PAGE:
(b) Management of Mortgage-Related Assets.–The Secretary shall have authority to manage mortgage-related assets purchased under this Act, including revenues and portfolio risks therefrom.
(c) Sale of Mortgage-Related Assets.–The Secretary may, at any time, upon terms and conditions and at prices determined by the Secretary, sell, or enter into securities loans, repurchase transactions or other financial transactions in regard to, any mortgage-related asset purchased under this Act.
(d) Application of Sunset to Mortgage-Related Assets.–The authority of the Secretary to hold any mortgage-related asset purchased under this Act before the termination date in section 9, or to purchase or fund the purchase of a mortgage-related asset under a commitment entered into before the termination date in section 9, is not subject to the provisions of section 9.
Sec. 6. Maximum Amount of Authorized Purchases.
The Secretary’s authority to purchase mortgage-related assets under this Act shall be limited to $700,000,000,000 outstanding at any one time
Sec. 7. Funding.
For the purpose of the authorities granted in this Act, and for the costs of administering those authorities, the Secretary may use the proceeds of the sale of any securities issued under chapter 31 of title 31, United States Code, and the purposes for which securities may be issued under chapter 31 of title 31, United States Code, are extended to include actions authorized by this Act, including the payment of administrative expenses. Any funds expended for actions authorized by this Act, including the payment of administrative expenses, shall be deemed appropriated at the time of such expenditure.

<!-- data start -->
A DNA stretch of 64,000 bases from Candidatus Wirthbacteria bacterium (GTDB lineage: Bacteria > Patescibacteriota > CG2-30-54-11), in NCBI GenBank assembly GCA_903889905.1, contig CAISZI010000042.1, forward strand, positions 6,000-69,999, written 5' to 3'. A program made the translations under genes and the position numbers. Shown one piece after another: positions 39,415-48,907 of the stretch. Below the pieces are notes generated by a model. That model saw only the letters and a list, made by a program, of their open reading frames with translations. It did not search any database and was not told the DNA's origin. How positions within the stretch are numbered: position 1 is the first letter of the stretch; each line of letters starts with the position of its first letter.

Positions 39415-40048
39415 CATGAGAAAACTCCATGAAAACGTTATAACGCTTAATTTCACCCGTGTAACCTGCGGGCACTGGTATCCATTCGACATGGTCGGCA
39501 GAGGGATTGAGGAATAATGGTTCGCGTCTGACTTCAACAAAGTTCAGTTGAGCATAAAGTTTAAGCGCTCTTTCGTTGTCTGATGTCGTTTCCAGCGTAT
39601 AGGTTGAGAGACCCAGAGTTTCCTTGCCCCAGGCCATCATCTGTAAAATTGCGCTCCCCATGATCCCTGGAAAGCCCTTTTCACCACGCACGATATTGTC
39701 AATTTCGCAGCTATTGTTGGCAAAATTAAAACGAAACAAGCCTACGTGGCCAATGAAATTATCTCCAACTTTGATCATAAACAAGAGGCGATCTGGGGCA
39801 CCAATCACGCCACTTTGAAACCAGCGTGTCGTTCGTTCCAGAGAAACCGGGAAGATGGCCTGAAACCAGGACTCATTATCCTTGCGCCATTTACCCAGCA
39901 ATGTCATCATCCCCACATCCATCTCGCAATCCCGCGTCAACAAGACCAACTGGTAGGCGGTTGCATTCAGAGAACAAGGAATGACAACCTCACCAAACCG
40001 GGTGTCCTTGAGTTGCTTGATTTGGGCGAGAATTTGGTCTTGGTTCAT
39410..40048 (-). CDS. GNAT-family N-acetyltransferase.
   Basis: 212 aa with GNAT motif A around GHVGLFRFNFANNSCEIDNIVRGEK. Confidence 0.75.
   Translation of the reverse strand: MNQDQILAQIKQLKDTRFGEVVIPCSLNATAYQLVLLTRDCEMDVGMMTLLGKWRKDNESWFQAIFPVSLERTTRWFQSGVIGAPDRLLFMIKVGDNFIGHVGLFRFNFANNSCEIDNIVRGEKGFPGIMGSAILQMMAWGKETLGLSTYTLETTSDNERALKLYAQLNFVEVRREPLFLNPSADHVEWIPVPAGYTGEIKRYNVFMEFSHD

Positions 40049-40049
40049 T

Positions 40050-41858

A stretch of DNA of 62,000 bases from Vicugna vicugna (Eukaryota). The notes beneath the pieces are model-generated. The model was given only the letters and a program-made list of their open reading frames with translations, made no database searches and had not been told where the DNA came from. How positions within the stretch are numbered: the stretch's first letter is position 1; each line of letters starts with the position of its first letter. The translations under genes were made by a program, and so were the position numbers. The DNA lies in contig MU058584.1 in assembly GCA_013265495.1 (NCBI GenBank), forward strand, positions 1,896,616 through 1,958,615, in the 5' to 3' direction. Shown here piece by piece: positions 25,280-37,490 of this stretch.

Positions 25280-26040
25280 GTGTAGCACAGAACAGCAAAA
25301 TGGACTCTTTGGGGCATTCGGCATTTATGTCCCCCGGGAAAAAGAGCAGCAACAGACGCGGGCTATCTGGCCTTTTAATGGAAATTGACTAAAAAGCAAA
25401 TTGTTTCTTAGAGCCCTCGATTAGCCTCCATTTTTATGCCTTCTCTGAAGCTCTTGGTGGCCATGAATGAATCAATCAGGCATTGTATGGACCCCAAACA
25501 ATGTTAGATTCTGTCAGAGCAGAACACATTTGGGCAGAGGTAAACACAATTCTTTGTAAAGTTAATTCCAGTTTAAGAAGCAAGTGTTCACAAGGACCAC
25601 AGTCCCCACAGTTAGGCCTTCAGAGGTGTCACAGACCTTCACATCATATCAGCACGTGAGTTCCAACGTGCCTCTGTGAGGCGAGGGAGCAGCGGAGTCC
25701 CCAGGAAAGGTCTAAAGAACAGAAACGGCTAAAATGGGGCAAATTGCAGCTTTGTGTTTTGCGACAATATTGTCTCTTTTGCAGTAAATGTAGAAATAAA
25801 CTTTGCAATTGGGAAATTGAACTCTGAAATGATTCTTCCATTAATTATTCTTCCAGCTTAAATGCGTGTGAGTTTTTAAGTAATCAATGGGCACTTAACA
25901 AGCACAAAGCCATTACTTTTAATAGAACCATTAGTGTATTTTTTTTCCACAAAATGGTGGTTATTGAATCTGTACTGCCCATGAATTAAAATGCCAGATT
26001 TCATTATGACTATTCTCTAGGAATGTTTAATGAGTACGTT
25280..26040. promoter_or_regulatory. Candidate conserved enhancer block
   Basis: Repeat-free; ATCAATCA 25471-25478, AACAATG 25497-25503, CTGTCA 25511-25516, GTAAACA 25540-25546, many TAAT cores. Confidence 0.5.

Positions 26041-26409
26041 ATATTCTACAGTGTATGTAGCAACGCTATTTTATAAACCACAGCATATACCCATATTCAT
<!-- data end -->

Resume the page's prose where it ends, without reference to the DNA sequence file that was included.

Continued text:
Sec. 8. Review.
Decisions by the Secretary pursuant to the authority of this Act are non-reviewable and committed to agency discretion, and may not be reviewed by any court of law or any administrative agency.
Sec. 9. Termination of Authority.
The authorities under this Act, with the exception of authorities granted in sections 2(b)(5), 5 and 7, shall terminate two years from the date of enactment of this Act.
Sec. 10. Increase in Statutory Limit on the Public Debt.
Subsection (b) of section 3101 of title 31, United States Code, is amended by striking out the dollar limitation contained in such subsection and inserting in lieu thereof $11,315,000,000,000.
Sec. 11. Credit Reform.
The costs of purchases of mortgage-related assets made under section 2(a) of this Act shall be determined as provided under the Federal Credit Reform Act of 1990, as applicable.
Sec. 12. Definitions.
For purposes of this section, the following definitions shall apply:
(1) Mortgage-Related Assets.–The term “mortgage-related assets” means residential or commercial mortgages and any securities, obligations, or other instruments that are based on or related to such mortgages, that in each case was originated or issued on or before September 17, 2008.
(2) Secretary.–The term “Secretary” means the Secretary of the Treasury.
(3) United States.–The term “United States” means the States, territories, and possessions of the United States and the District of Columbia.
Now, let's break it down a bit because chances are you have no idea what that means. Here are some of my initial thoughts about this bill. Be aware the the Secretary listed in the bill is the Secretary of the Treasury: one dude. His name (right now) is Paulson.
Section 2.a - That just says what my intro gave you: the government will buy those mortgages from banks so the banks don't have to own them anymore.